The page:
SPINAL TREATMENTS

SPINAL TREATMENTS2019-01-15T15:16:33+00:00
SPINAL TREATMENT OPTIONS

The information outlined below on common conditions and treatments of the spine is provided as a guide only and it is not intended to be comprehensive. Discussion with Mr Torrie is important to answer any questions that you may have.

For information about any additional conditions not featured within the site, please contact us for more information.

Exercises after a spinal cord injury can expedite the recovery process, in addition to offering myriad health benefits. Research conclusively demonstrates that exercise has many benefits including:

Improving mental health by reducing depression and anxiety
Reducing the risk of cancer
Improving symptoms of chronic pain
Helping you avoid chronic illnesses such as diabetes and osteoporosis
Reducing your risk of falls
Improving your chances of living a longer life

Talk to Mr Torrie before beginning any exercise routine, but once you get the go-ahead, consider one or more of these exercises. Guidelines recommend at least 150 minutes of moderate physical activity per week, as well as two days spent strength training, and these guidelines apply even to people who have experienced spinal cord injuries.

Read More About the physical therapy for the spine here.

Lumbar surgery refers to any type of surgery in the lumbar spine, or lower back, between one or more of the L1-S1 levels.

There are three general types of lumbar spine surgery that comprise the most common surgical procedures for the lower back: Lumbar decompression, laminectomy, lumbar microdiscectomy and lumbar fusion.

Read More About lumbar surgery here.

The goals of the vertebroplasty surgical procedure are to stabilize the spinal fracture and to stop the pain caused by the fracture. Vertebroplasty is considered a minimally invasive surgical procedure because the procedure is done through a small puncture in the patient’s skin (as opposed to an open incision). A typical vertebroplasty procedure, described below, usually takes about 1 hour to complete.

Read More about vertebroplasty here.

Cervical spine surgery is generally performed on an elective basis to treat either:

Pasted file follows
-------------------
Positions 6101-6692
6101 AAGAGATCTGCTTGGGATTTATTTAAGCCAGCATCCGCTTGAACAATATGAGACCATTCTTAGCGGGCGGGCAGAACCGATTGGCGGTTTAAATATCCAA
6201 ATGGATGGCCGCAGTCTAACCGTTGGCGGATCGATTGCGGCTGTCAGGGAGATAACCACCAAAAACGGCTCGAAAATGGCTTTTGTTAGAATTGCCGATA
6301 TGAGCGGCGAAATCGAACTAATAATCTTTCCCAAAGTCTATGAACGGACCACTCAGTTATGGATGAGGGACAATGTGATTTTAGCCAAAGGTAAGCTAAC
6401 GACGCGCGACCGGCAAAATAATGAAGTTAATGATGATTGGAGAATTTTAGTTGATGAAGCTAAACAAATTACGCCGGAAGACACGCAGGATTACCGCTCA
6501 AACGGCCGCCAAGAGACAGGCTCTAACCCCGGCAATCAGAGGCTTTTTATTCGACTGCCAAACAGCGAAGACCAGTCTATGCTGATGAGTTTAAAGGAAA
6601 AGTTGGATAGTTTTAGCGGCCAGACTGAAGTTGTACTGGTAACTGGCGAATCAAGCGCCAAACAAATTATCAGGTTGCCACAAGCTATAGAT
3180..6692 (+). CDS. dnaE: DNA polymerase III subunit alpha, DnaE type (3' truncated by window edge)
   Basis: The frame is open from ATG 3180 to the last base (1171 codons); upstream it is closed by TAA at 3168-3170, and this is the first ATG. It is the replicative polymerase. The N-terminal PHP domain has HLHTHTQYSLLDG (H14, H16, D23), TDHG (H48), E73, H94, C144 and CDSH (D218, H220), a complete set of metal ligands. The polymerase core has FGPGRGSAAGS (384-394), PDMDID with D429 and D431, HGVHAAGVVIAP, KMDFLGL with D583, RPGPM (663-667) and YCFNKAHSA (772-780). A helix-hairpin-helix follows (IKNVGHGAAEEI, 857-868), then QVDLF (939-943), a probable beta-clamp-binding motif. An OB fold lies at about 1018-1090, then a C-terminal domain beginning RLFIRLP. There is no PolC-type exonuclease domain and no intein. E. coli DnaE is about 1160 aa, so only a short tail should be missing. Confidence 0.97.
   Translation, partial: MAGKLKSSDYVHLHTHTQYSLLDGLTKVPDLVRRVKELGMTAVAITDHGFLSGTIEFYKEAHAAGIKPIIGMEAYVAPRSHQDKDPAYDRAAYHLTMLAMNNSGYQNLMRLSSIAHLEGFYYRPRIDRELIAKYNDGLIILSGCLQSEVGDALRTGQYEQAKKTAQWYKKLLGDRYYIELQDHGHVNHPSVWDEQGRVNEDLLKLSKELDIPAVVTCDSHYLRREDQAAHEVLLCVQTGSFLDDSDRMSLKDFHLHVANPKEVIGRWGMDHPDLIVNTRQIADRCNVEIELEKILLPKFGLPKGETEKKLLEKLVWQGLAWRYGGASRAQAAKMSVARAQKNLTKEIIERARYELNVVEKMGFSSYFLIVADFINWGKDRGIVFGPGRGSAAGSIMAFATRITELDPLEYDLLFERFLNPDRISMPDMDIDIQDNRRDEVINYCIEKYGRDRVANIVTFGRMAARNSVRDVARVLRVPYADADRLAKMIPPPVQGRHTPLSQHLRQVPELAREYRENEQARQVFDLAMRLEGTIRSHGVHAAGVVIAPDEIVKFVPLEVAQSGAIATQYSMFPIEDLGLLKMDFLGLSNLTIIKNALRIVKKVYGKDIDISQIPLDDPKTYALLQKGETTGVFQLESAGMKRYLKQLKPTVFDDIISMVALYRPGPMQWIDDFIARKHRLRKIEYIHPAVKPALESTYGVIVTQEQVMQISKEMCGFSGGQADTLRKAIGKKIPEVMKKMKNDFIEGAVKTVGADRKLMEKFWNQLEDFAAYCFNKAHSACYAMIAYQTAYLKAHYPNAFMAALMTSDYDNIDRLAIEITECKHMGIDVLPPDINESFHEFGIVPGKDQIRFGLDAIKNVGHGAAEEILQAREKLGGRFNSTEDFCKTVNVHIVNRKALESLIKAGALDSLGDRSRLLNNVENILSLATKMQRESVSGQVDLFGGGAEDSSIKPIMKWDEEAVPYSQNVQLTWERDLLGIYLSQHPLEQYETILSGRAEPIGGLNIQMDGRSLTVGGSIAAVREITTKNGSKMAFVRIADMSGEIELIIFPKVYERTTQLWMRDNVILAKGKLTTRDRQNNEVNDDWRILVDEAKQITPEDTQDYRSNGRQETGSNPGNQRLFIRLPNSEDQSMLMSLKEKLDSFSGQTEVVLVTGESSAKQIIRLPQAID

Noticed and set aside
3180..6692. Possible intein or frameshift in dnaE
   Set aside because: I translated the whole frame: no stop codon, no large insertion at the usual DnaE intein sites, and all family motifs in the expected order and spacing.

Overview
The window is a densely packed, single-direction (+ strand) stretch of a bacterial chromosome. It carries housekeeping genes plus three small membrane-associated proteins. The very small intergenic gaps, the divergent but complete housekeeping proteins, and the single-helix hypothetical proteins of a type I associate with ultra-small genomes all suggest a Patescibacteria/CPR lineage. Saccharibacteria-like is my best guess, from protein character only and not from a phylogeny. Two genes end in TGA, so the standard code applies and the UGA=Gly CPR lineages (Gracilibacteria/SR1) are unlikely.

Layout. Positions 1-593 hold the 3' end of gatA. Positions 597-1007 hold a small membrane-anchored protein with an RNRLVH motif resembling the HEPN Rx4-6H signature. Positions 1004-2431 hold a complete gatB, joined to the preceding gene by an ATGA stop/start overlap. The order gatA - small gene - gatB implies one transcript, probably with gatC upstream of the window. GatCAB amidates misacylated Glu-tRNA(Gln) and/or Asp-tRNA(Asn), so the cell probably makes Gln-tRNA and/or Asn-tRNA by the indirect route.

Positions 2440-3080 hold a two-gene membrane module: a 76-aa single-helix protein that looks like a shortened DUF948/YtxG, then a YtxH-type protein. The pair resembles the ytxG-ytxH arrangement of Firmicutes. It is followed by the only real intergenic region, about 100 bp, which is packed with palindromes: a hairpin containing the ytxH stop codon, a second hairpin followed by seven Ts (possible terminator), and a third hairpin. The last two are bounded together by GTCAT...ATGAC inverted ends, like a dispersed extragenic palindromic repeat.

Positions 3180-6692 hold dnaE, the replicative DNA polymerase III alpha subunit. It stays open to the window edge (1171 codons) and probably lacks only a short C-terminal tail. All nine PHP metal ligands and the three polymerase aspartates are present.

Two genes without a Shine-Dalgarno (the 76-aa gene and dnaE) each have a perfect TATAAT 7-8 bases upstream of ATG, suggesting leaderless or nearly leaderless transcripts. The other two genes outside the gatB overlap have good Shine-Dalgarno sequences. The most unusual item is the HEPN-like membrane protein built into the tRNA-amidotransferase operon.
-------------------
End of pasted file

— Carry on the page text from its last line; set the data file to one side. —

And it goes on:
Nerve/spinal cord impingement (decompression surgery)
Spinal instability (fusion surgery).

The two procedures are often combined, as a decompression may de-stabilize the spine and create the need for a fusion to add stability. Spinal instrumentation (such as a small plate) can also be used to help add stability to the spinal construct.

Read More About Cervical spine surgery here.

Spinal reconstruction is used to stabilise the spine and correct significant deformities and misalignments such as cervical and thoracic disorders that cause pain, numbness, weakness and tingling in the back, legs, shoulders or arms. These conditions include:

Spinal stenosis
Degenerative disc disease
Spondylolisthesis (displaced disc)
Excessive kyphosis (curvature of the upper back)
Vertebral fracture
Scholiosis

Read More about spinal reconstruction here.

Spinal injections are used in two ways. First, they can be performed to diagnose the source of back, leg, neck, or arm pain (diagnostic). Second, spinal injections are used as a treatment to relieve pain (therapeutic).

Most spinal injections are performed as one part of a more comprehensive treatment program. Simultaneous treatment nearly always includes an exercise program to improve or maintain spinal mobility (stretching exercises) and stability (strengthening exercises).

Read More About spinal injections here.

Discussion with Mr Torrie is important to answer any questions that you may have. For information about any additional conditions not featured within the site, please contact us for more information.

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